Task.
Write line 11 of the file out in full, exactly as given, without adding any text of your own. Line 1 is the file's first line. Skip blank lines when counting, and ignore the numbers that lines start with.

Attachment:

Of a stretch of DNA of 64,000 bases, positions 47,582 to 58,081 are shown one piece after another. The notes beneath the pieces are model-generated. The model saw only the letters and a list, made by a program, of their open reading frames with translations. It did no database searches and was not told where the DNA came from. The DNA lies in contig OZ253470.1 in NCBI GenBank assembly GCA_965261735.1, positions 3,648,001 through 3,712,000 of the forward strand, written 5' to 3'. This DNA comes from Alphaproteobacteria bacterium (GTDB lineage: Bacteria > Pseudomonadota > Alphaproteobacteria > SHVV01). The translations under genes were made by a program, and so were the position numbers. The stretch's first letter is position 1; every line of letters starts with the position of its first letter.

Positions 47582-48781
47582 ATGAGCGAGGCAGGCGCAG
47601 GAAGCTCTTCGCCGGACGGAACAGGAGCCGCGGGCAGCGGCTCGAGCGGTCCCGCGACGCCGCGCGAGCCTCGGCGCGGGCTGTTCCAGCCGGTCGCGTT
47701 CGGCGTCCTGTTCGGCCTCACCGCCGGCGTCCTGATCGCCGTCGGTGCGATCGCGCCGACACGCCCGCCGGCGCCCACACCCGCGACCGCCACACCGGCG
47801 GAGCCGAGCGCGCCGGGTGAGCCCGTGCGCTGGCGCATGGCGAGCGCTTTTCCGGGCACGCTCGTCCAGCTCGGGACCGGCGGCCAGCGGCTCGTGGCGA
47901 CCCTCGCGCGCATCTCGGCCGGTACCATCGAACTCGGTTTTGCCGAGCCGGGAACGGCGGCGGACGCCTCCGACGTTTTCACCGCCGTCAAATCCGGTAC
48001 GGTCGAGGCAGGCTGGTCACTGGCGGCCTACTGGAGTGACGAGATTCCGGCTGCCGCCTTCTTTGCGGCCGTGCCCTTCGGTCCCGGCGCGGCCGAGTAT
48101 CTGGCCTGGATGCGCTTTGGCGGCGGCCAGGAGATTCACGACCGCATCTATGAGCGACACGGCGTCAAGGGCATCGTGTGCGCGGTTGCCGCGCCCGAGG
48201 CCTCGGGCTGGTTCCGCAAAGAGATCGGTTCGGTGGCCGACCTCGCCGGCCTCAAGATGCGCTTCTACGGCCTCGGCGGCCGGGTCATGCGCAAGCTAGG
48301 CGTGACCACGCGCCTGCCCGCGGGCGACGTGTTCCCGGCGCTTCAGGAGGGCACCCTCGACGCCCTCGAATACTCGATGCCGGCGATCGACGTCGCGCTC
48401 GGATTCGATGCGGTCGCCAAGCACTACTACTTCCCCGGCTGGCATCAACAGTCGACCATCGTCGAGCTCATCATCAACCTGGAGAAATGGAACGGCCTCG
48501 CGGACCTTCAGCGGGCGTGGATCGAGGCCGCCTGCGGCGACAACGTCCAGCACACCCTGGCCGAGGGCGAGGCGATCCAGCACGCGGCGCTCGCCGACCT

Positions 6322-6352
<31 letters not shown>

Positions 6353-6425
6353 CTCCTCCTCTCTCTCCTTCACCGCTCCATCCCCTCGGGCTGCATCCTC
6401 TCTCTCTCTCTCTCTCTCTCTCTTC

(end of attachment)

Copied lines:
48301 CGTGACCACGCGCCTGCCCGCGGGCGACGTGTTCCCGGCGCTTCAGGAGGGCACCCTCGACGCCCTCGAATACTCGATGCCGGCGATCGACGTCGCGCTC